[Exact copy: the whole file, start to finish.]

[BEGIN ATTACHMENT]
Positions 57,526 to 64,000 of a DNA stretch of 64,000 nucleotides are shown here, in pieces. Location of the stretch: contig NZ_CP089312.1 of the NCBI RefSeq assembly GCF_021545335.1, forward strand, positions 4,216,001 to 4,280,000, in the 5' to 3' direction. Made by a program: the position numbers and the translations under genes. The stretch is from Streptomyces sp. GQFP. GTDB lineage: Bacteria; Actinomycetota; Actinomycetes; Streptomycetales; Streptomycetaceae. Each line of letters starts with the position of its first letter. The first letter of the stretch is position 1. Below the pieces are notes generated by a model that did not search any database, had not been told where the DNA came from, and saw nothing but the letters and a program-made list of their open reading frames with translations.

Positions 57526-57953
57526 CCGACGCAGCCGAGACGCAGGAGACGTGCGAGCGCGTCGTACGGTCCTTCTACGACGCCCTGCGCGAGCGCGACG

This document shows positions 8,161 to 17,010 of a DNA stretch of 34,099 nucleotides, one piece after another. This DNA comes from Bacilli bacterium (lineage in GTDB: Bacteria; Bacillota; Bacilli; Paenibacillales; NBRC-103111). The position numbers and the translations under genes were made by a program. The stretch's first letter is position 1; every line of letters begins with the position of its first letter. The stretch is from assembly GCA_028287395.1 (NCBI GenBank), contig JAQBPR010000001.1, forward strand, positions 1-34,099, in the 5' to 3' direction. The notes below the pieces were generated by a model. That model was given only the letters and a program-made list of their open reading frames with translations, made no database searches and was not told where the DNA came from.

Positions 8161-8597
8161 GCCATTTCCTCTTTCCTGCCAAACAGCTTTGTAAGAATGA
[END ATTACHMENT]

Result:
Positions 57,526 to 64,000 of a DNA stretch of 64,000 nucleotides are shown here, in pieces. Location of the stretch: contig NZ_CP089312.1 of the NCBI RefSeq assembly GCF_021545335.1, forward strand, positions 4,216,001 to 4,280,000, in the 5' to 3' direction. Made by a program: the position numbers and the translations under genes. The stretch is from Streptomyces sp. GQFP. GTDB lineage: Bacteria; Actinomycetota; Actinomycetes; Streptomycetales; Streptomycetaceae. Each line of letters starts with the position of its first letter. The first letter of the stretch is position 1. Below the pieces are notes generated by a model that did not search any database, had not been told where the DNA came from, and saw nothing but the letters and a program-made list of their open reading frames with translations.

Positions 57526-57953
57526 CCGACGCAGCCGAGACGCAGGAGACGTGCGAGCGCGTCGTACGGTCCTTCTACGACGCCCTGCGCGAGCGCGACG

This document shows positions 8,161 to 17,010 of a DNA stretch of 34,099 nucleotides, one piece after another. This DNA comes from Bacilli bacterium (lineage in GTDB: Bacteria; Bacillota; Bacilli; Paenibacillales; NBRC-103111). The position numbers and the translations under genes were made by a program. The stretch's first letter is position 1; every line of letters begins with the position of its first letter. The stretch is from assembly GCA_028287395.1 (NCBI GenBank), contig JAQBPR010000001.1, forward strand, positions 1-34,099, in the 5' to 3' direction. The notes below the pieces were generated by a model. That model was given only the letters and a program-made list of their open reading frames with translations, made no database searches and was not told where the DNA came from.

Positions 8161-8597
8161 GCCATTTCCTCTTTCCTGCCAAACAGCTTTGTAAGAATGA